The playing on this Shakin’ Stevens album is some of the most effortless-sounding, precise rock ‘n’ roll you’ll ever hear. This period of Shaky’s music was dominated by the unmistakable funky, country twang of Mickey Gee’s lead guitar and married beautifully with Geraint Watkins’ honky-tonk piano.

The Shaky album made Shakin’ Stevens a huge, worldwide chart concern. The genius melding of the traditional, accessible, and undeniably rocking, along with capitalising on a good looking fella in much the same way the powers that be had with Elvis. OK, so no one is pure sex as much as Elvis in 1956, but if you squint a little, Shaky is definitely a close second or third in 1981 – there was a lot of squinting going on, hence huge hits, more Top of the Pops performances than anyone else, and a feeling of genuine goodwill that still exists today for Shaky as he embarks on a Greatest Hits tour.

I always dreamed of being that little kid in the “This Ole House” video, and years later when me and my GLC bandmates appeared in an all Welsh video for Comic Relief, I was edited in after Shaky, so my dream kind of came true. My other dream was that he would come to my 9th birthday party. I wrote an invitation for him and took it, along with some Shaky Fimo badges me and my friends had made, to see him in concert in Newport with our parents. With trepidation, we approached a huge bouncer at the front of the stage and asked him if he would pass on our gifts and my invitation to Shaky. He said he would. Had I an ounce of the cynicism about human nature that comes with age, then I probably wouldn’t have bothered. Anyway, a few weeks later a letter came through the door addressed to me. It contained a signed photo and letter explaining that he was on tour and couldn’t make my birthday party at the cinema to watch Back To The Future. It blew me away. I still have the letter and picture.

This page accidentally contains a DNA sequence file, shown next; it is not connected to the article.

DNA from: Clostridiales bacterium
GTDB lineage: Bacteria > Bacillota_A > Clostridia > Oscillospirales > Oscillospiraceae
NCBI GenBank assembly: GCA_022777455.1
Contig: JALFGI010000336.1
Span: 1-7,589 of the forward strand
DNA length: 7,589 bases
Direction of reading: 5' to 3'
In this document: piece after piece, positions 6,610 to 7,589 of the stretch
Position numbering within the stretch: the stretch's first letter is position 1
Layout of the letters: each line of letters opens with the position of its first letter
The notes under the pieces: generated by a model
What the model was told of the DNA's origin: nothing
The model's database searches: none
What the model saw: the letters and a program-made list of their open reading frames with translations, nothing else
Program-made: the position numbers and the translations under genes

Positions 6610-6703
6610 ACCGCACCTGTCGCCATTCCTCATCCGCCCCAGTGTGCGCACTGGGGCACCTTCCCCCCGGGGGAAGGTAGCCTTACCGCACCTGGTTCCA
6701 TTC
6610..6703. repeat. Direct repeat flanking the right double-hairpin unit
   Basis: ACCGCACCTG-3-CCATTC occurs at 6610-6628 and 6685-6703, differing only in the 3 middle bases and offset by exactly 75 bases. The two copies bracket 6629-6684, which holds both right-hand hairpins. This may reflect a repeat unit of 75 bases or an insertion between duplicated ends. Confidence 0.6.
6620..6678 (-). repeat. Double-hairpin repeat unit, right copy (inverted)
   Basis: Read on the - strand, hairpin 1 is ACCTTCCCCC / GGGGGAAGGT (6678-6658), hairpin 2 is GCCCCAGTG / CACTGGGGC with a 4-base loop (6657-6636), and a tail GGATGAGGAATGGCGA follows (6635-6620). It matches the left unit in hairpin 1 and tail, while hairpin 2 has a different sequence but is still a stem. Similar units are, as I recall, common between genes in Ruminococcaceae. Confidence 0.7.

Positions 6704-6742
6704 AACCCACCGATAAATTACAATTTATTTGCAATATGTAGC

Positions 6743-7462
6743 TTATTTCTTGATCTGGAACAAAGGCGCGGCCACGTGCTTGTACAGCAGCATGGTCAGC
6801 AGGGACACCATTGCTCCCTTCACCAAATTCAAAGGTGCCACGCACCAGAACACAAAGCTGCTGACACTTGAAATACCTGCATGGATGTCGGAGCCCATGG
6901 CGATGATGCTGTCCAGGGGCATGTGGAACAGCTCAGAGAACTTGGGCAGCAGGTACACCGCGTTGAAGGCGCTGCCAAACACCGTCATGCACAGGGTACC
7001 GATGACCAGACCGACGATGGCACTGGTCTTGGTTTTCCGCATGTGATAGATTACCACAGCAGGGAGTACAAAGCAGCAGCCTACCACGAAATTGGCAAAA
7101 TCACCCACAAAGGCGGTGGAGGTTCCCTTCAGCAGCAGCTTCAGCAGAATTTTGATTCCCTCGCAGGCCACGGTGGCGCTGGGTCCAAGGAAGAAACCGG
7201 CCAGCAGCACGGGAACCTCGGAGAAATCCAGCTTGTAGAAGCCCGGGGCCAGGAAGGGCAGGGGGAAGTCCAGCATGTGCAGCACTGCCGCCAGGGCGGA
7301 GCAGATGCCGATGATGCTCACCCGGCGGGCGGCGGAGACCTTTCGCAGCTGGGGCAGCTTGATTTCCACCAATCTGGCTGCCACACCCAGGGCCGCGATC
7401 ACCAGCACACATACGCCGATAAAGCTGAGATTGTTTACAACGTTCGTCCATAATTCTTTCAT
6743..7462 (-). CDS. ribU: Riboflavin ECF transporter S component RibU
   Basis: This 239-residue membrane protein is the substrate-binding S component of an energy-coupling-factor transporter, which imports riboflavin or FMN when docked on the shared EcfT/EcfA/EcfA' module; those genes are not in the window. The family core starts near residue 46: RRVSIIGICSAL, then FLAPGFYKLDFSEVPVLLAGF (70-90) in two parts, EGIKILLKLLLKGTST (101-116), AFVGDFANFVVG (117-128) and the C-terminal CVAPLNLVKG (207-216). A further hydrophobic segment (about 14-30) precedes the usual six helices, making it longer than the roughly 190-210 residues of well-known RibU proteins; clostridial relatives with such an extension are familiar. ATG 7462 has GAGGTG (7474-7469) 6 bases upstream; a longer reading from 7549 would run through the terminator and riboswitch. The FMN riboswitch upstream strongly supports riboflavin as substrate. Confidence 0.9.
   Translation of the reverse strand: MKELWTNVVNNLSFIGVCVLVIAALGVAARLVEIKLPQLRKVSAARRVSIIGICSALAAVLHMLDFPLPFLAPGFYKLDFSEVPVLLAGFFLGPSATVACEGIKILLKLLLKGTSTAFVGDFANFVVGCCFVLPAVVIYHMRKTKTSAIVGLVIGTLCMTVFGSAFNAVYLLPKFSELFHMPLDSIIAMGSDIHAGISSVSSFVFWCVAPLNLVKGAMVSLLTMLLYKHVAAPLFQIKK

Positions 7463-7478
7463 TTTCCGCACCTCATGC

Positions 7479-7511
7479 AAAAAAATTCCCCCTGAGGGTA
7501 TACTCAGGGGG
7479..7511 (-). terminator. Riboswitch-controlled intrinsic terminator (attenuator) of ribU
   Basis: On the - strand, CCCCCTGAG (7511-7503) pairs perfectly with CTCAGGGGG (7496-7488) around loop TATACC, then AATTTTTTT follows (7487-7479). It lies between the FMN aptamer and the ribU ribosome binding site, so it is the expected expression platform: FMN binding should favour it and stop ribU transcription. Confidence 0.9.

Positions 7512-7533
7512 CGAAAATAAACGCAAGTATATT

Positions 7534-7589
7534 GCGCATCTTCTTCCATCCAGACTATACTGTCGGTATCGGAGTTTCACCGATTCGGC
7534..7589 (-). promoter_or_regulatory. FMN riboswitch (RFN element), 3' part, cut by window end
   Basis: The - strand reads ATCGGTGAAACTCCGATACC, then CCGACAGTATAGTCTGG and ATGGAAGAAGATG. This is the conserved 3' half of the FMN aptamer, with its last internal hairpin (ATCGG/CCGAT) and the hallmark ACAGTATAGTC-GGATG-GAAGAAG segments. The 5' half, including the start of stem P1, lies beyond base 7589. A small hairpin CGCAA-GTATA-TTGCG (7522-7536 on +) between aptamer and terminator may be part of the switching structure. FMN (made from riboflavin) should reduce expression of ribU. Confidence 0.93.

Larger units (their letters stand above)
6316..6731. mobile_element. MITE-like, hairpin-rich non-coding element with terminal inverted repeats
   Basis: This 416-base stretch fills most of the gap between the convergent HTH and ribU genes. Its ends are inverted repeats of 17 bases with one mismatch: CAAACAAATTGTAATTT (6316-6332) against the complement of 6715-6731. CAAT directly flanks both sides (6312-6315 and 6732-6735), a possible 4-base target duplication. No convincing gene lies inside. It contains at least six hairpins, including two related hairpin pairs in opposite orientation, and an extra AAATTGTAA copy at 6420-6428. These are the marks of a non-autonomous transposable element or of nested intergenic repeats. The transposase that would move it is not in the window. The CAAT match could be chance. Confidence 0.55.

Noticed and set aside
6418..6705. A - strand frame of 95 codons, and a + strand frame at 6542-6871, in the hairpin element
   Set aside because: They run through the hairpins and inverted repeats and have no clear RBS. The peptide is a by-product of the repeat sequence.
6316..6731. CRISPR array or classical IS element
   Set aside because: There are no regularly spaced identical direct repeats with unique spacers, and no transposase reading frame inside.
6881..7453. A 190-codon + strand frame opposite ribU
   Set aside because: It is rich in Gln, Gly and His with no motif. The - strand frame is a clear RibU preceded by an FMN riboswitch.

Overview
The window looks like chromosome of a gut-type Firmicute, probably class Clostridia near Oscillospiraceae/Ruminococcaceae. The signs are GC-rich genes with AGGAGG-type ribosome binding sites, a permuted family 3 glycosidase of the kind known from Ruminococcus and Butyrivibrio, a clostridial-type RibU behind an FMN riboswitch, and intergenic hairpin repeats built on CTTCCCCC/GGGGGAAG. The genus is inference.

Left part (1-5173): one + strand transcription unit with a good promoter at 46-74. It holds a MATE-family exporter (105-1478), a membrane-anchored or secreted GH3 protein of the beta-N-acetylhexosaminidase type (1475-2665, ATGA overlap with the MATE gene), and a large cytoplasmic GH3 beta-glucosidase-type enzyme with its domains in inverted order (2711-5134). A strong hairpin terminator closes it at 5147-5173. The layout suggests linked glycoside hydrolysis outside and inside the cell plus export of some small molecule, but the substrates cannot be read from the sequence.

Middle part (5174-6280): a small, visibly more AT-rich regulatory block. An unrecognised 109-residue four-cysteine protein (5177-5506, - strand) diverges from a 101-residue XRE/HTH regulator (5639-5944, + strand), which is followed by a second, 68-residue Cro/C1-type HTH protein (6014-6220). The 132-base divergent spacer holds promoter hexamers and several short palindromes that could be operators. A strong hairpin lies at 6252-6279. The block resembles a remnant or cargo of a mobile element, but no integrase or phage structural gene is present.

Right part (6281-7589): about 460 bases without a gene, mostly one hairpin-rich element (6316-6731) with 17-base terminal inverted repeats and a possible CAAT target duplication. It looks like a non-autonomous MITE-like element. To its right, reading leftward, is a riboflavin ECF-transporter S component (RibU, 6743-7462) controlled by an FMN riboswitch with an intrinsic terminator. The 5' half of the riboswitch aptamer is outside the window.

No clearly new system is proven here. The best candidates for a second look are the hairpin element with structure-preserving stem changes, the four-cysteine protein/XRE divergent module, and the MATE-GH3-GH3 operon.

After listening to this album I wanted to get up on stage and eventually I did. So, if you ever happen to read this Shaky, thanks for this album, I still listen to it, thanks for inspiring me, and thanks for sending me a letter. I’m a Shaky fan and I don’t care who knows it.


Shaky by Shakin’ Stevens is available through here.

Gray Taylor is a regular contributor to Wales Arts Review.

For other articles included in this collection, go here: The Greatest Welsh Album